November 2, 2020

Nuances of Using the Safety and Performance Pathway for Submitting a 510(k) for Certain Device Types

Author: Suzanne Broussard, PhD  | November 2, 2020  

The FDA is moving forward with its commitment to strengthen and modernize the 510(k) program. The Safety and Performance Based Pathway is designed to provide a direct and transparent approach to demonstrating safety and effectiveness of low to moderate risk devices that can meet FDA-identified performance criteria to demonstrate substantial equivalence.  

The first device specific guidance documents for Conventional Foley Catheters and Cutaneous Electrodes for Recording Purposes were released in August 2020. More recently, FDA hosted a webinar providing some key points to consider when submitting a 510(k) to the Safety and Performance Based Pathway.   

Background information on the Safety and Performance Based Pathway and guidance documents can be found here

Below is a summary of the nuances that FDA wants your organization to consider if you are in the process of submitting a 510(k) or are considering submitting a 510(k) for well-understood Class II devices through the new Safety and Performance Pathway for Certain Device Types.  

First, manufacturers must determine if the device is appropriate for the pathway. The scope of each device-specific performance criteria guidance identifies device types that are appropriate. The guidance indicates which performance device-specific criteria need to be meet, and all criteria outlined must be met.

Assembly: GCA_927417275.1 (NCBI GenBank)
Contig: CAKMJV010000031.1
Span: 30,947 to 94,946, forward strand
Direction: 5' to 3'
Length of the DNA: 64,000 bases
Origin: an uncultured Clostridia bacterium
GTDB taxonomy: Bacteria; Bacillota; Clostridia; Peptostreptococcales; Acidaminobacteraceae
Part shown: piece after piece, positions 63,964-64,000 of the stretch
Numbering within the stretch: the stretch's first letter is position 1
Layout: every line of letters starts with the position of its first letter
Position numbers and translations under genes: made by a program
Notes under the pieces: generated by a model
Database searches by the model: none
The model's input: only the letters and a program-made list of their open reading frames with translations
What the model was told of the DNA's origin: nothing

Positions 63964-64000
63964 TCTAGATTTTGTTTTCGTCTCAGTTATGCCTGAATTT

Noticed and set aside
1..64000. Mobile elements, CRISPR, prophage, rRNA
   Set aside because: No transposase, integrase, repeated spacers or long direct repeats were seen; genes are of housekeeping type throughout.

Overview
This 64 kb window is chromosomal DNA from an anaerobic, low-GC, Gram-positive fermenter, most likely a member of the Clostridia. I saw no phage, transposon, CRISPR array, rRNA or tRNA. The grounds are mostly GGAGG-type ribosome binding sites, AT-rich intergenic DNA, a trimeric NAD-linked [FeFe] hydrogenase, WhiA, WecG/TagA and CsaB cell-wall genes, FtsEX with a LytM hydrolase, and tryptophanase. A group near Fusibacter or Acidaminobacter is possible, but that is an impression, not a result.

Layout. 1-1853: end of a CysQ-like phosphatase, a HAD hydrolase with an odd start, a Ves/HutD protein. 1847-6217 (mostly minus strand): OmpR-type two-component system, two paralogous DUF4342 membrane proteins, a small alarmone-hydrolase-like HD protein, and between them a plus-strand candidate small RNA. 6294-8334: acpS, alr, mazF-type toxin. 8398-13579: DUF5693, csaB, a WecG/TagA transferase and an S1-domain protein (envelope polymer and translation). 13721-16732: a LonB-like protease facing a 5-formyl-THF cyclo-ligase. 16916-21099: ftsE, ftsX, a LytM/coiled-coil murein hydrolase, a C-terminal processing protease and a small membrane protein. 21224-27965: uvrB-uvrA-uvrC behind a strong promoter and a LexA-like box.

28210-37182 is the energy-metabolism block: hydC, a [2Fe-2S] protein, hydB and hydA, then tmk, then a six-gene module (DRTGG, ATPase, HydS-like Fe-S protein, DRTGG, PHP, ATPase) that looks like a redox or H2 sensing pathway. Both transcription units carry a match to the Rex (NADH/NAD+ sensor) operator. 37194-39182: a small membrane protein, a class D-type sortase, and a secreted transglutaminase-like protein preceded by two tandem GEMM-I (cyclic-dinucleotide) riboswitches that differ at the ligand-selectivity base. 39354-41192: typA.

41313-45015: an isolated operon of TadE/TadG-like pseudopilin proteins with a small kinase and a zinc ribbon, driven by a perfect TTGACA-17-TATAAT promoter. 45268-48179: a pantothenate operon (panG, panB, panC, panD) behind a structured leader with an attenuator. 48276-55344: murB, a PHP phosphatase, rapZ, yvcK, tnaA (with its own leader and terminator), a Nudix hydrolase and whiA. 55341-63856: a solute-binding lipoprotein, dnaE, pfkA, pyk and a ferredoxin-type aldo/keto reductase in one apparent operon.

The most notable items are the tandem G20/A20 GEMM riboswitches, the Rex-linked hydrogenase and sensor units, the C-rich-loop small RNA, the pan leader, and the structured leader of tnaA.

Secondly, it is still necessary to identify an appropriate predicate for your submission, even though it is not necessary to conduct side by side performance testing of the subject test to the predicate device.  

Third, new submissions through the Safety and Performance pathway are evaluated through the same 510(k) substantial equivalence decision flowchart as before. What is unique about this pathway is that to demonstrate performance the subject device must meet all of the FDA identified criteria listed in the device specific guidance. FDA believes this is important as criteria to appropriately determine substantial equivalence “when the indications for use and technological characteristics do not raise different questions of safety and effectiveness from that of the predicate device. And, that the criteria align with one or more predicates of the same device type.” 

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